And we can see the consequences of this in the Budget. Here we have the Minister for Finance:
“The Government is determined to retain and enhance Ireland’s reputation as a pro-enterprise economy and as an attractive location for foreign direct investment. The most important action we can take in this regard is to stabilise our public finances.” The budget speech also spoke at length about the importance of foreign direct investment, added to some references to indigenous industry. There was a great deal of discussion of cutting the debt, ensuring fiscal stability, and all the other buzzwords so beloved of the right internationally – except when it comes to bailing out multinationals and funding armies. So what does all this actually mean? It means that the budget is dominated by the interests of foreign capital, and the people expected to make the sacrifices are the ordinary taxpayer, the young, and the old. As usual.
Corporation tax will stay where it is. Irish government policy will continue to serve the needs of the multinationals. And the Irish bourgeoisie. A 1% levy is being added to incomes – to the gross of all incomes – up to around 100,000 Euro. 2% on anything over that. So much for all the talk of fairness. 1% of 20,000 Euro means a lot more to the person earning that than two percent does to the barrister or whoever earning a million Euro. Not only that, but child benefit is being restricted, numerous education grants – including to Travellers – are being cut, and automatic medical cards are being taken away from the over-70s. This last measure in particular is quite simply barbaric. And turning the clock back not so much to the 1980s, but to the Dark Ages. In a demonstration of how little has changed in government priorities since the creation of the Free State, farmers are getting a great deal of continued support and relief.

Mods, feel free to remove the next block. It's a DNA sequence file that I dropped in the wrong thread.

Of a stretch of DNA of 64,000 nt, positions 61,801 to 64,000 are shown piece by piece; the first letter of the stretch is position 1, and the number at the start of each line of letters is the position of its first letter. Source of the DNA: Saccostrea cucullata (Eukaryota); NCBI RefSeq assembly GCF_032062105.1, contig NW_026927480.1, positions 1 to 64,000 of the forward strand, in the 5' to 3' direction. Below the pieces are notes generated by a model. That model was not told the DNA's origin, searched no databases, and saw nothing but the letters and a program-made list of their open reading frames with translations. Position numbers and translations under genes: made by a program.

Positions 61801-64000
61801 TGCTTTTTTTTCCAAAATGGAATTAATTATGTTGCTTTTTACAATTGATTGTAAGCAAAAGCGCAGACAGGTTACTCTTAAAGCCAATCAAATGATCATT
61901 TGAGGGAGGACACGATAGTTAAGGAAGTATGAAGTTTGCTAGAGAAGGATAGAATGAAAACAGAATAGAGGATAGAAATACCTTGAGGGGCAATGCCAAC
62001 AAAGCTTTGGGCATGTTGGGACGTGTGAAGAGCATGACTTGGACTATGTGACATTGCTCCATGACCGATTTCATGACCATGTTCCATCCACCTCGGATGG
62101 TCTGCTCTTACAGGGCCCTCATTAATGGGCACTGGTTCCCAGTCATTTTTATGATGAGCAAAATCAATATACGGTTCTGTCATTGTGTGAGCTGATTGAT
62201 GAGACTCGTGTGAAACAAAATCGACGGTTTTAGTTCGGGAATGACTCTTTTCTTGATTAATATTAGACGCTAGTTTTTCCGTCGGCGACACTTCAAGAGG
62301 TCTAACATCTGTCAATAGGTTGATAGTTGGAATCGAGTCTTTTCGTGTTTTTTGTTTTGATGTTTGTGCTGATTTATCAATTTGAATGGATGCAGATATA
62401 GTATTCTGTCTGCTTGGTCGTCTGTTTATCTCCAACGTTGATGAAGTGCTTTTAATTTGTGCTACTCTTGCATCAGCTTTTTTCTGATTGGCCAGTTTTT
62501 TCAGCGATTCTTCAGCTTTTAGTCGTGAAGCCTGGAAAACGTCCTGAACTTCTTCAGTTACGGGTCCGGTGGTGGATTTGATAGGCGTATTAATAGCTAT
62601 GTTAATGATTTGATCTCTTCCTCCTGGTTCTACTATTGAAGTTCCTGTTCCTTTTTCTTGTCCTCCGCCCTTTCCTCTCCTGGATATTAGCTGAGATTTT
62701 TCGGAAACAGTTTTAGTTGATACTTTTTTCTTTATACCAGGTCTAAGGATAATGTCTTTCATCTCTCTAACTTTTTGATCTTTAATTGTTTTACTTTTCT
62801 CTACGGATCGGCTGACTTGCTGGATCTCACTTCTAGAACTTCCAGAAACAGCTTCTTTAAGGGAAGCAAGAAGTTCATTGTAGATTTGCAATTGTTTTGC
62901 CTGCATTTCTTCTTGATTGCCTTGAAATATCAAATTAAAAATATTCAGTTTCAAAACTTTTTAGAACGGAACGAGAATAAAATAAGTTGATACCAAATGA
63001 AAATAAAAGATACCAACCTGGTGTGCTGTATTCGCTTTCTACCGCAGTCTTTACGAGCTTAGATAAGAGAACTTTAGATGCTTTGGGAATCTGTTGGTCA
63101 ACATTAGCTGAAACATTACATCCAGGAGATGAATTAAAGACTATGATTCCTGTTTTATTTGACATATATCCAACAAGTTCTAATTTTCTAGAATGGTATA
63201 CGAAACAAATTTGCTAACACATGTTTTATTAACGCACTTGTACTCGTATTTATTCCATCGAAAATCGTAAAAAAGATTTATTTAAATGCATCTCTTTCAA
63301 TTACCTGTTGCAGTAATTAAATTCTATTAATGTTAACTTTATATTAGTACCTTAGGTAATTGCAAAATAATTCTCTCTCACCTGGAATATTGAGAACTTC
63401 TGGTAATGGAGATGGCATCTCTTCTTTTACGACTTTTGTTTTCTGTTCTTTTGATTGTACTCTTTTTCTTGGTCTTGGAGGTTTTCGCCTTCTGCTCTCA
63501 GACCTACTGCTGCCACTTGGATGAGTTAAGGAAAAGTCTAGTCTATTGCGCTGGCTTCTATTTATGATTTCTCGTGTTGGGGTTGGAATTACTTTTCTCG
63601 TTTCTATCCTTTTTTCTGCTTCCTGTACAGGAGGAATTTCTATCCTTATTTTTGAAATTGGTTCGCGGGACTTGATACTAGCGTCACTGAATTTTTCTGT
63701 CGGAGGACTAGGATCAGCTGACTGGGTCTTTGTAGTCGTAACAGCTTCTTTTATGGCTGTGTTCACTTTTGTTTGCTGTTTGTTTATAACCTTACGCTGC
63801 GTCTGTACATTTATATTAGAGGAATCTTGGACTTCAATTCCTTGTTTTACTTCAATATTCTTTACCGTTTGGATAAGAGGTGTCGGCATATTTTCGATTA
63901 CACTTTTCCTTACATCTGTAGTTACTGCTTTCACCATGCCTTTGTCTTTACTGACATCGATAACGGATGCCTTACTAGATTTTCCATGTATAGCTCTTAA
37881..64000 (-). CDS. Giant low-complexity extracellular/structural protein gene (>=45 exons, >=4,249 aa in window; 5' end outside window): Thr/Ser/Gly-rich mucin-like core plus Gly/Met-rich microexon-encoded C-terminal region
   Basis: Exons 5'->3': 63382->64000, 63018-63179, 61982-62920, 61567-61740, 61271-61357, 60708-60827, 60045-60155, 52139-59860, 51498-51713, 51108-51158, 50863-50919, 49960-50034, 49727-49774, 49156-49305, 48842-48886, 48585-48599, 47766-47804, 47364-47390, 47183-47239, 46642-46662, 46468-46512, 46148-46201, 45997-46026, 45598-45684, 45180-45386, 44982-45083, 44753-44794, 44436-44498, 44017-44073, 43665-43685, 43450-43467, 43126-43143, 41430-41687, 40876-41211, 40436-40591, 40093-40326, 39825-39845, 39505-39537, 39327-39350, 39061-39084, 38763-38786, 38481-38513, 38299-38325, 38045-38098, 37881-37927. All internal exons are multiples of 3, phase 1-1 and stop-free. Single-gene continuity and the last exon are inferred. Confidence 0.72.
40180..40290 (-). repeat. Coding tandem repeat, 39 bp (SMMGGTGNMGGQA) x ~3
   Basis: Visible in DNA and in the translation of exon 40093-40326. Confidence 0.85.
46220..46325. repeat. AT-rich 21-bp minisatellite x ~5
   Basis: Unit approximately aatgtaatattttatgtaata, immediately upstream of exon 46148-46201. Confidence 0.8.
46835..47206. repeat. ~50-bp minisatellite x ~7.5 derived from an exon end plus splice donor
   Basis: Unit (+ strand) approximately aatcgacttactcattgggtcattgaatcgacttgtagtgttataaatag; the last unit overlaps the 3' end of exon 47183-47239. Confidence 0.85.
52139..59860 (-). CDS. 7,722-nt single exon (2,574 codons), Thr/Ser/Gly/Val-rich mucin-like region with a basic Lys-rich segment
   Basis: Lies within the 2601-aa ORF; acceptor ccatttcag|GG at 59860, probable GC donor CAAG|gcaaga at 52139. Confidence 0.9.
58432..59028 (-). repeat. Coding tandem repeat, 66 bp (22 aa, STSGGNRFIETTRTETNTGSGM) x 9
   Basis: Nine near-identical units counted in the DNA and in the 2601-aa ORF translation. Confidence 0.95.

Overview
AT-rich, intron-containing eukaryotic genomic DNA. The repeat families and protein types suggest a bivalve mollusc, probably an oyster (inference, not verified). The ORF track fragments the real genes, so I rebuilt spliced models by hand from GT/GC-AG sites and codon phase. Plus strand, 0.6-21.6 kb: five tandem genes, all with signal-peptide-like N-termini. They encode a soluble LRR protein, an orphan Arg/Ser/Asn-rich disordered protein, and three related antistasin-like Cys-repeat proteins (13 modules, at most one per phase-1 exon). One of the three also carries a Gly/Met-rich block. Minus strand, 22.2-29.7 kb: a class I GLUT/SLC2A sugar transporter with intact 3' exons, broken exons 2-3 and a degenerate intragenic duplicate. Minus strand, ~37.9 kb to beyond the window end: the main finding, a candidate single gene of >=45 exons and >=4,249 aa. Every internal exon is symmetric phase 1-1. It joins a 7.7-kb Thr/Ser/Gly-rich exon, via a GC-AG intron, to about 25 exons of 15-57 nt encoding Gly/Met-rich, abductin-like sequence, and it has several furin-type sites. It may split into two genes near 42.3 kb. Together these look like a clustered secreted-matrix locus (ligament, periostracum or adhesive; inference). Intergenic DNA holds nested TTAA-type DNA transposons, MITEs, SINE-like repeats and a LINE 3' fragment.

Let’s make no mistake. This is not far from the most reactionary budget thinkable in the current circumstances – a budget for the multinationals and the rich at home. A budget right out of a different era, despite the populist pay cut for Ministers.
At least in the 1980s, there was a vibrant movement opposed to the right-wing initiatives of government. The PAYE workers’ campaigns, a less pliable union movement, and a serious and committed left voice in the Dáil in The Workers’ Party, which was active in promoting an alternative set of economic priorities through its Research Section. And, as we have seen, exposing the corruption of the establishment. We lack that voice now. And we are going to suffer for it.